MILWAUKEE -- Was free-agent infielder Craig Counsell the final piece of the Brewers' offseason puzzle? Perhaps. The Brewers may still add a starting pitcher before the start of the season if prices fall, but it's just as likely that a non-roster invitee like outfielder Trot Nixon will fill the lone remaining 40-man roster spot, and that the 25-man group that assembles on the first-base line on April 7 at San Francisco will consist of players already in the fold today. "We're pretty far down the road of building our ballclub," general manager Doug Melvin said. "But it's still going to be competitive, and you can never predict whether you'll have injuries or whether you'll make waiver claims.
"There's probably players we don't know of yet that [will be acquired] by waiver claims or trades before the season starts. But as far as going to Spring Training, yeah, I don't think there's going to be that much more activity." If that is the case, the Brewers could construct an Opening Day roster today that looks like this: • Starting pitchers Yovani Gallardo, Dave Bush, Jeff Suppan, Manny Parra and Seth McClung. • Closer Trevor Hoffman plus relievers Carlos Villanueva and David Riske, one left-hander from Mitch Stetter or R.J. Swindle, plus three more right-handers from a group of candidates that includes front-runners Jorge Julio, who has closing experience, Todd Coffey, who was excellent for the Brewers last September, Mark DiFelice, who could fill the role of long man, or Eddie Morlan, a Rule 5 pick who must make the 25-man roster or be offered back to the Rays. Also in the running are 40-man roster members Tim Dillard, Luis Pena and Omar Aguilar and perhaps Joe Bateman, a non-roster invitee coming off an excellent 2008 season in the Minors. • Catchers Jason Kendall and Mike Rivera. • First baseman Prince Fielder, second baseman Rickie Weeks, shortstop J.J. Hardy and co-third basemen Bill Hall and Mike Lamb. Counsell would be the primary backup at shortstop and second base, and Lamb could serve as Fielder's backup at first. • Left fielder Ryan Braun, center fielder Mike Cameron, right fielder Corey Hart and two backup outfielders, possibly Tony Gwynn Jr. and Nixon. Melvin is not ready to run down his probable roster just yet, and points out that there are other players he's eager to see. Among them is Casey McGehee, a right-handed hitter who drove in 92 runs for the Cubs' Triple-A affiliate last season and can play third base, first base and catcher. If the Brewers keep McGehee, manager Ken Macha could use Rivera in place of first baseman Fielder against a tough left-handed pitcher and still have a backup catcher in reserve, but McGehee would probably have to make the team over Hall or Lamb. Barring a McGehee breakthrough, and of course the possibility of an injury, the Brewers' infield appears settled with the arrival of Counsell, who filled the last remaining hole: backup shortstop. Because their big league starters are established, the Brewers plan to give a lot of Spring Training playing time to prospects, including third baseman Mat Gamel and shortstop Alcides Escobar, but both are expected to begin the year at Triple-A Nashville. The backup outfield jobs, though, will be competitive. Gwynn and Nixon will be pushed by Chris Duffy and perhaps Brad Nelson, though Nelson focused on first base during the second half of 2008. Gwynn and Duffy are primarily center fielders while Nixon and Nelson could play the corners and first base -- the Brewers will probably select one from each group. Nixon has not appeared at first base in any of his 1,092 Major League games, but he will see time there this spring, Melvin said. The wild card in the outfield mix is Hernan Iribarren, who played all three outfield positions plus second base for Nashville last season. No matter how it shakes out, the Brewers' bench is shaping up to be very left-handed. That might not bother Melvin and Macha because Fielder is the only left-handed hitter in the regular lineup. The last few bullpen spots are the most difficult to project today. Coffey and Julio could compete for one spot, just like lefties Stetter and Swindle. Melvin said the Brewers are keeping an open mind about Morlan, who must win a spot on the team and will not simply be carried as a longer-term project a la Matt Ford in 2003. "Everybody who puts on a uniform in Spring Training can make a team," Melvin said. "I've been in this game long enough to know that. ... Kevin Elster was a non-roster guy we brought in [to Texas, in 1996, when Melvin was the Rangers' GM] and he ended up hitting 24 homers and knocking in 99 runs. It's still way too early to predict our roster." It's still fun to try. Brewers pitchers and catchers are scheduled to participate in their first official workout on Feb. 15.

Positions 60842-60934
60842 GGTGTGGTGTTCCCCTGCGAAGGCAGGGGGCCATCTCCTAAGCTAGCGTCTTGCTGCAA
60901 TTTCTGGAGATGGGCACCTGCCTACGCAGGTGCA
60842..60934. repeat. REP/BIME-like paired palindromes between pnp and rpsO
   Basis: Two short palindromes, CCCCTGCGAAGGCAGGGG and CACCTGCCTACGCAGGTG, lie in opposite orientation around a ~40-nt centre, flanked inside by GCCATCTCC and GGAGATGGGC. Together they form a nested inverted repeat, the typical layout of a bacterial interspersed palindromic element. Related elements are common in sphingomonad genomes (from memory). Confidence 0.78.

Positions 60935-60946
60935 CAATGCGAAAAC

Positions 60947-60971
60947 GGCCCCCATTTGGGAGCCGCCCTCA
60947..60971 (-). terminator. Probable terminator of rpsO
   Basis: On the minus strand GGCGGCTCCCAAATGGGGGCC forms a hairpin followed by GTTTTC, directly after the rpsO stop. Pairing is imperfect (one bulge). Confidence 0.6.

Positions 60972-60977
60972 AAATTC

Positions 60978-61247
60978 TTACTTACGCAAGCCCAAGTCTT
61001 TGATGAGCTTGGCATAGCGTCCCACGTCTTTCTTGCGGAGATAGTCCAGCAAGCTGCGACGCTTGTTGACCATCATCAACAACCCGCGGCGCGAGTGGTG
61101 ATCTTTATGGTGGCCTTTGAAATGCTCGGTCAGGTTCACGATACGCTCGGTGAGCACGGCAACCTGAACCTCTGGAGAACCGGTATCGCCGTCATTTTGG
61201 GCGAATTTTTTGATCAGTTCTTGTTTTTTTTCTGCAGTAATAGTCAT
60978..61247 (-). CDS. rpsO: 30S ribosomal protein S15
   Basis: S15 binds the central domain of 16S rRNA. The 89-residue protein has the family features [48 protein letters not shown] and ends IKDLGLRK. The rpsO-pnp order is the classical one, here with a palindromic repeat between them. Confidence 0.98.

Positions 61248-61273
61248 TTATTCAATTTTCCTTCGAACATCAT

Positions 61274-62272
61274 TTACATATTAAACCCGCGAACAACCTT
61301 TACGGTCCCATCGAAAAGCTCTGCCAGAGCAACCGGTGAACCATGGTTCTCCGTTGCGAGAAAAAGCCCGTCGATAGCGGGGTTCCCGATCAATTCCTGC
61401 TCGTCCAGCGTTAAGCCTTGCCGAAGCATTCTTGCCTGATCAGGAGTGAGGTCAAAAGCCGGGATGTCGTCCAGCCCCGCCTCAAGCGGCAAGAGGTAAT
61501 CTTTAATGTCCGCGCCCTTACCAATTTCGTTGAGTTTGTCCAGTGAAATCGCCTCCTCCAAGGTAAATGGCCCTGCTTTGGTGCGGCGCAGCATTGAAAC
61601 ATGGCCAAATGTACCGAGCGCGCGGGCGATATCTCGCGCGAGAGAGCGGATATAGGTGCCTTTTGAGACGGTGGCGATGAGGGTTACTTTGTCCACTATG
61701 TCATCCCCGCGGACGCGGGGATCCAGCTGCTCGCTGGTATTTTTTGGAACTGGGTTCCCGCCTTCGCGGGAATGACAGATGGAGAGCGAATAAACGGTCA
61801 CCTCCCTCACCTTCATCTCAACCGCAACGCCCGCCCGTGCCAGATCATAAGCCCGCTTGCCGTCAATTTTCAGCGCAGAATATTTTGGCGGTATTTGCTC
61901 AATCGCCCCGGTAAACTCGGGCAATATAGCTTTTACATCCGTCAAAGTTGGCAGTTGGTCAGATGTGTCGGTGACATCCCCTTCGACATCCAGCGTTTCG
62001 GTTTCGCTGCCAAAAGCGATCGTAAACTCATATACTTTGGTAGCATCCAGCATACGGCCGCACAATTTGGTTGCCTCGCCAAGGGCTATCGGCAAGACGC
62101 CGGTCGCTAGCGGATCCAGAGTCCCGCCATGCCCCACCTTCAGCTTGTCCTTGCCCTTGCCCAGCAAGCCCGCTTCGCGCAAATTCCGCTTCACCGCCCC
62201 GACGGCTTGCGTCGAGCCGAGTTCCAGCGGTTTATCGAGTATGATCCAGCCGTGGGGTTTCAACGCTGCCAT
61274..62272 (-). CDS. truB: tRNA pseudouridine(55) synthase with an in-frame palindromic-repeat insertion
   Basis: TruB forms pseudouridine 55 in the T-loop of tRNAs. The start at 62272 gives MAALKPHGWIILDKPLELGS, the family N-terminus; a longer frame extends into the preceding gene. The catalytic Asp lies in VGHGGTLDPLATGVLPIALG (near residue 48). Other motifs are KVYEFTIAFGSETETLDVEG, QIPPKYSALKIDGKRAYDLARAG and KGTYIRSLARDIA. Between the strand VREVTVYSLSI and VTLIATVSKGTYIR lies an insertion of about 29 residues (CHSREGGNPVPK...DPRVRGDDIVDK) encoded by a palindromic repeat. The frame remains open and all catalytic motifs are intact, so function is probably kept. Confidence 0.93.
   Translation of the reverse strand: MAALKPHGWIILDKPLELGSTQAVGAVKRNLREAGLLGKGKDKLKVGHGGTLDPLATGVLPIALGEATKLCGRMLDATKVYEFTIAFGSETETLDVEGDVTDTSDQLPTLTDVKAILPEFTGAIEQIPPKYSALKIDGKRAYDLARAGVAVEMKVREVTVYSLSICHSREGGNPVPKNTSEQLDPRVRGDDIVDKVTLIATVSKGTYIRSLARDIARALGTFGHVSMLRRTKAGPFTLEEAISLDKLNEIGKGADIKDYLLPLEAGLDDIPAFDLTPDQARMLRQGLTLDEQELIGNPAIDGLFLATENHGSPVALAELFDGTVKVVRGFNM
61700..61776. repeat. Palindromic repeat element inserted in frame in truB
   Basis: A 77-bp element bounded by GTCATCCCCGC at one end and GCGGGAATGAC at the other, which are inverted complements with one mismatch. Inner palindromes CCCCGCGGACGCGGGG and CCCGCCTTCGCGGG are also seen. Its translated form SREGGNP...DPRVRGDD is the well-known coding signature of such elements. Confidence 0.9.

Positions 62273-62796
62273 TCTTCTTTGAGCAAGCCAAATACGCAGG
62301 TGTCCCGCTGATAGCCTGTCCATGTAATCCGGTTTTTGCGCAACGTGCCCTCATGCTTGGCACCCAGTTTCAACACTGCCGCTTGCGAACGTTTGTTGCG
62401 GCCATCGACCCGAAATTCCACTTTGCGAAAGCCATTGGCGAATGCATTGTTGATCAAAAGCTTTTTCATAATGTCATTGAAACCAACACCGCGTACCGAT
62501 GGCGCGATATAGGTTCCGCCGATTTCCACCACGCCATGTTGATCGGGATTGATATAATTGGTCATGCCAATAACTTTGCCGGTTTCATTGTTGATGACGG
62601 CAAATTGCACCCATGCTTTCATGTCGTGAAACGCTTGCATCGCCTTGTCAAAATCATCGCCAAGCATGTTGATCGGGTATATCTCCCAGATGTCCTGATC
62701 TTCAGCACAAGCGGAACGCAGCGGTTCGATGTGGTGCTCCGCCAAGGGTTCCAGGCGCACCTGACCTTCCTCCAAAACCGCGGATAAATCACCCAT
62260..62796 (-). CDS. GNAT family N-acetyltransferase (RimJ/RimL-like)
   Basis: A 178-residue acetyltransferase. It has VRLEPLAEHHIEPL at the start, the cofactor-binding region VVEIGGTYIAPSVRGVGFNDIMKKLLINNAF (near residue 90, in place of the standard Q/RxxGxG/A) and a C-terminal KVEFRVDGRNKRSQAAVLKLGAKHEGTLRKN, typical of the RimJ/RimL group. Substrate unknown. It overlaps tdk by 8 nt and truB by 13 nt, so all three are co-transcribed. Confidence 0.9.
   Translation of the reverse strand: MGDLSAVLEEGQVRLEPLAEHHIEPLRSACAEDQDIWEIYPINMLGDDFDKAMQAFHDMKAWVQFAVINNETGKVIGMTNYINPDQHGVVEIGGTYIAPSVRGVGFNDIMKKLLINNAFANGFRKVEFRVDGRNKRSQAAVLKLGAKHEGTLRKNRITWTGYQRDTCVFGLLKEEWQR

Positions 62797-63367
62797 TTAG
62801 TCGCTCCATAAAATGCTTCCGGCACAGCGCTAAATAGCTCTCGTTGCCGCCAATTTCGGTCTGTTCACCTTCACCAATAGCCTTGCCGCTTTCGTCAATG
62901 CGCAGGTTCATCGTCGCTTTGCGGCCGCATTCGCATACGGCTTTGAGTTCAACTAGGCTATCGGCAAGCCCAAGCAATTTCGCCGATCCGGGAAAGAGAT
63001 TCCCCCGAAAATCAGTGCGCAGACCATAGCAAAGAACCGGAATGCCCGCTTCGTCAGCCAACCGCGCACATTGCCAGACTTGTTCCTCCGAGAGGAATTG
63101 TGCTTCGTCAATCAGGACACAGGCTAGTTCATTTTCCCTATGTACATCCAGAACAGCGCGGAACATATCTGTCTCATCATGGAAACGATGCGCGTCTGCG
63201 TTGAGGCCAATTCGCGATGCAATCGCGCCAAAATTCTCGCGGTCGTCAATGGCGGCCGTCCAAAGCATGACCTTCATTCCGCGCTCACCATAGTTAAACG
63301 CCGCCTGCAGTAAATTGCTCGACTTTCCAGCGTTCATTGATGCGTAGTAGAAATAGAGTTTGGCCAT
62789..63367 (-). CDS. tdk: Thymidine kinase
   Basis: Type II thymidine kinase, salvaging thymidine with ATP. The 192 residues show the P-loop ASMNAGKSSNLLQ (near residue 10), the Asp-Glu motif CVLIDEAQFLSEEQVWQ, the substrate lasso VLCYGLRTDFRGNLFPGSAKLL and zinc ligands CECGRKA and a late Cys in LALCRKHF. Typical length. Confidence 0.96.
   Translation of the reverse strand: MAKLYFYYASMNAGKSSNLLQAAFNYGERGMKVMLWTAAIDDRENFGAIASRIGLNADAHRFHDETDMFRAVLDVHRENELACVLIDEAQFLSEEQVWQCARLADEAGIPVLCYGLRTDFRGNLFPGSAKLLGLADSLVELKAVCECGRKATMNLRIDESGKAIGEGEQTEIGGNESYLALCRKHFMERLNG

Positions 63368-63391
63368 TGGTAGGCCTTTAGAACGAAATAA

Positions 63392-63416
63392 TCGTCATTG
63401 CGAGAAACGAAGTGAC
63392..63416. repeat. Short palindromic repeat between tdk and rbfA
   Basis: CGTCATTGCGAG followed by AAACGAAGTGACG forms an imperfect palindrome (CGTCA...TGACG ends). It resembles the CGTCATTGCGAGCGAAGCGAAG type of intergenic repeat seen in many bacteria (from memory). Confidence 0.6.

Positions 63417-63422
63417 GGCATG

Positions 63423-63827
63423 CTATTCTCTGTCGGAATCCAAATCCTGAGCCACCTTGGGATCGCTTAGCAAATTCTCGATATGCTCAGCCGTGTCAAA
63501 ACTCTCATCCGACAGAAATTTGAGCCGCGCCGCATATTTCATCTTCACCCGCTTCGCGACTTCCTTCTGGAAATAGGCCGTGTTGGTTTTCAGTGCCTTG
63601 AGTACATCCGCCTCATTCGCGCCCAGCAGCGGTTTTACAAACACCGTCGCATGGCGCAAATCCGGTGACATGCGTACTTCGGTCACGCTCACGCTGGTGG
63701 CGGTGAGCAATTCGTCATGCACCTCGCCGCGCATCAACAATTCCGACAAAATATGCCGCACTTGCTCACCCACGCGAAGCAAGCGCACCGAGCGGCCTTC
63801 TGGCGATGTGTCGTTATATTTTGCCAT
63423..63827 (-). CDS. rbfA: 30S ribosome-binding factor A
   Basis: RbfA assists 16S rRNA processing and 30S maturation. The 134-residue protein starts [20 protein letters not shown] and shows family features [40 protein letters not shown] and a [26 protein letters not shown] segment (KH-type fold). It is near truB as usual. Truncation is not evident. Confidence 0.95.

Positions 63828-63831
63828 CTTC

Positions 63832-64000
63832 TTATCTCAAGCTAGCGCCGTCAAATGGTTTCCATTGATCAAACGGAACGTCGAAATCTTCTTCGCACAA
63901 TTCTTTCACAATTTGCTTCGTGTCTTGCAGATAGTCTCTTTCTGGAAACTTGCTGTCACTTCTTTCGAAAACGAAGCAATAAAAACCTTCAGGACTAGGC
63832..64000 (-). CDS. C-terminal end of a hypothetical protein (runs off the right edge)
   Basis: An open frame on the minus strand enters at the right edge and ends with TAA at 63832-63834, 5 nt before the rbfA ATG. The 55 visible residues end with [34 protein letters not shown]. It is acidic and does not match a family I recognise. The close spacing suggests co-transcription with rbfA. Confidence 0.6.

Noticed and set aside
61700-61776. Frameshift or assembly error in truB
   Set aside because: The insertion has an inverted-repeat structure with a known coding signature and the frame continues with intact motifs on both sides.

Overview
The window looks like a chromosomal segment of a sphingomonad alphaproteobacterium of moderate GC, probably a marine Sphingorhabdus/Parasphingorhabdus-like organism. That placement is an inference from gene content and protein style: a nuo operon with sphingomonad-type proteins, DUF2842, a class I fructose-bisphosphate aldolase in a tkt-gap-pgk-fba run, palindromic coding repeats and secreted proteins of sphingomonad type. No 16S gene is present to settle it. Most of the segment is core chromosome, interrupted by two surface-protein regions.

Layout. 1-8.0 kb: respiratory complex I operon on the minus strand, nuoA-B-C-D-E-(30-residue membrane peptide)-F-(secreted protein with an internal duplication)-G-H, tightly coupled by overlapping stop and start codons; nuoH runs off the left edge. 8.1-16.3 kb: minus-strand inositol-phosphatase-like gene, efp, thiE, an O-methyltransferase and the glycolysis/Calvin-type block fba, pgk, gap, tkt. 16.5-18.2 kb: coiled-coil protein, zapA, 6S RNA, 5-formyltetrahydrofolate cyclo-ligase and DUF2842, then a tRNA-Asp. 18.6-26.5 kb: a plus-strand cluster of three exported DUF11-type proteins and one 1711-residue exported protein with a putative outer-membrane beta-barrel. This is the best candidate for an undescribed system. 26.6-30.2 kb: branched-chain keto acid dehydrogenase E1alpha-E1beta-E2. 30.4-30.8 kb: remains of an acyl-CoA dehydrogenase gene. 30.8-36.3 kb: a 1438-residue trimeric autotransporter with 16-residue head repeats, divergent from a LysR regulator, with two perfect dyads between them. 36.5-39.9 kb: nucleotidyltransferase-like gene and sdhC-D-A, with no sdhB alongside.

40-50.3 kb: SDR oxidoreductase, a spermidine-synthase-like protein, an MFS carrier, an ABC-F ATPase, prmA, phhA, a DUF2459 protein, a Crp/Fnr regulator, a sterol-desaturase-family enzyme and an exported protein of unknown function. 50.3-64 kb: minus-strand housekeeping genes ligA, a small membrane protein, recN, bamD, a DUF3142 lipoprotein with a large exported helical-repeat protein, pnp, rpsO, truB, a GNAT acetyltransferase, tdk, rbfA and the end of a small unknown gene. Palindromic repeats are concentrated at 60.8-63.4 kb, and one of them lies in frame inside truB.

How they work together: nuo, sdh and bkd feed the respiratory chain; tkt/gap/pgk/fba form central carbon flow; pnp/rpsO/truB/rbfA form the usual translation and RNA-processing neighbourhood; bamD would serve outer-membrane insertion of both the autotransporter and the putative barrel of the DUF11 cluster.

Adam McCalvy is a reporter for MLB.com. This story was not subject to the approval of Major League Baseball or its clubs.